The Bureau of Indian Affairs has acknowledged that it paid a $5,000 bonus last year to a temporary employee who helped the Interior Department agency establish a contract with a West Coast bank that it recently was forced to cancel.
Officials of the Interior Department agency defended the cash award to Arlene Brown, a GS-13 management analyst, insisting that Congress had forced the agency to abandon its much-heralded contract with Security Pacific Bank of Los Angeles.
Under the contract, which Brown helped develop, the California bank was to take control of the nearly $2 billion in trust funds that the Interior Department holds for Native Americans.
When the contract was signed, BIA officials said it was the best hope for reconciling what happened to funds in the more than 300,000 individual trust accounts.
Congress repeatedly has attacked BIA management of the trust, charging last year that the agency had lost $17 million to $19 million of the funds because of poor record-keeping.
A spokesman for Interior Secretary Manuel Lujan Jr. said Lujan is aware of the criticisms and hopes to address many of them in a speech today to a "Indian Leaders' Summit" in Albuquerque, N.M.
Lujan will disclose his plans for restructuring the BIA's management at the one-day meeting to which he has invited more than 500 elected tribal leaders. "He is going to tell them that we must do a better job," said Lujan spokesman Steven Goldstein, "that we must direct our energies away from ways that are not working."
Among the secretary's proposals will be one for changing duties of the assistant secretary for Indian affairs, giving him a stronger role in developing policy and divorcing him "from day-to-day management" of bureau operations, Goldstein said. In the past, the BIA was run by a presidentially appointed commissioner, but the position has been unfilled since 1978.
That was when the Carter administration named an assistant secretary to run the BIA, a practice that the Reagan and Bush administrations have continued until now.
At a hearing of the House Government Operations subcommittee on environment, energy and natural resources this week, Chairman Mike Synar (D-Okla.) described the BIA trust as a "bureaucratic swamp."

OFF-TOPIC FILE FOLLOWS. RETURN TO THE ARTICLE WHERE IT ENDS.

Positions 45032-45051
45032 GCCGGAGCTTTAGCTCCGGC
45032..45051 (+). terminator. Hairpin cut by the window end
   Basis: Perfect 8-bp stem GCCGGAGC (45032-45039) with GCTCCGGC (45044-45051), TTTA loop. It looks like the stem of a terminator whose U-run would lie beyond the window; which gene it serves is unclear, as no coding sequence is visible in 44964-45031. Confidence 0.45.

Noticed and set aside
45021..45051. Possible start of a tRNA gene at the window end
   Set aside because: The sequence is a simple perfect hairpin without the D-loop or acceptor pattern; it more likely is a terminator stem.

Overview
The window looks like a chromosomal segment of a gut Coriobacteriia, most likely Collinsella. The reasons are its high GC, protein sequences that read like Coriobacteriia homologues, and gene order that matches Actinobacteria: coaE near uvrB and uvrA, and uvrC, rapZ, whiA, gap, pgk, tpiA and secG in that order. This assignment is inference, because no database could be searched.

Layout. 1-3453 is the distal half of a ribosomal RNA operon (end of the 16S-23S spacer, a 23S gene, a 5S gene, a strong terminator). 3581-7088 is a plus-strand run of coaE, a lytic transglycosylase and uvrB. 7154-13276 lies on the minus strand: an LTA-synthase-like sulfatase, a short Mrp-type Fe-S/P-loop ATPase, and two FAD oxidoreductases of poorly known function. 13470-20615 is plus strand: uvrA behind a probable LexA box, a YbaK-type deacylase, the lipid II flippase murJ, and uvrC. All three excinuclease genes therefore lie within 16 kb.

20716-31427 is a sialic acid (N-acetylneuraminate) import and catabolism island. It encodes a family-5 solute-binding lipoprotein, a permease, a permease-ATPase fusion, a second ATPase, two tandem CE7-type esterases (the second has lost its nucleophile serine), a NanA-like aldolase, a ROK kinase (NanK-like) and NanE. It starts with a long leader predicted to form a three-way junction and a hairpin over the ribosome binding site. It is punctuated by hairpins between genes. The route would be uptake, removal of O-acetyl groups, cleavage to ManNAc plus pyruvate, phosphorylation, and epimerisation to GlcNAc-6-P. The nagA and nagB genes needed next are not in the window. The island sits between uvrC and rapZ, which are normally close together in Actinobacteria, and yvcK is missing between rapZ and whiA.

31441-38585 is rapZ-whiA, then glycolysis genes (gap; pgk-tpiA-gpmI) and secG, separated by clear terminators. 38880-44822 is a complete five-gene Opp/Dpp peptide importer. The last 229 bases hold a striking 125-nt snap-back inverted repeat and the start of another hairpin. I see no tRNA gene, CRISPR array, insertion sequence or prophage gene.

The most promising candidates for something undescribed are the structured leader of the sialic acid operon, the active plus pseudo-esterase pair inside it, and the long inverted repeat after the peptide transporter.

"Despite many inspector general reports and two hearings by this panel, officials at the BIA cannot say that management and accounting problems with the trust fund have been corrected," he complained. "Instead, they tell us to wait until 1997 or later."
BIA officials disclosed they had canceled the bank's contract effective Sunday because the agency had been unable to reconcile how much money was in each account. That will take another five years, agency officials said.
Carl Shaw, a BIA spokesman, said the agency had paid the bank about $934,000 under what was to have been was five-year contract that would have placed Security Pacific in charge of the funds. However, Congress insisted that none of the funds could be given to the bank until the BIA had reconciled all the accounts "back to the earliest date possible."
Shaw said the BIA had hoped that the bank would be able to do that under the contract. The agency has drafted two proposals for private businesses to audit the accounts, he said.
The BIA spokesman also defended the award to Brown, saying she held "a heck of a lot of meetings" around the country, alerting Native American groups that the California bank would be taking control of the funds that the BIA has managed for 153 years. Much of the work for which Brown received the award was completed before Security Pacific was awarded the contract, Shaw said.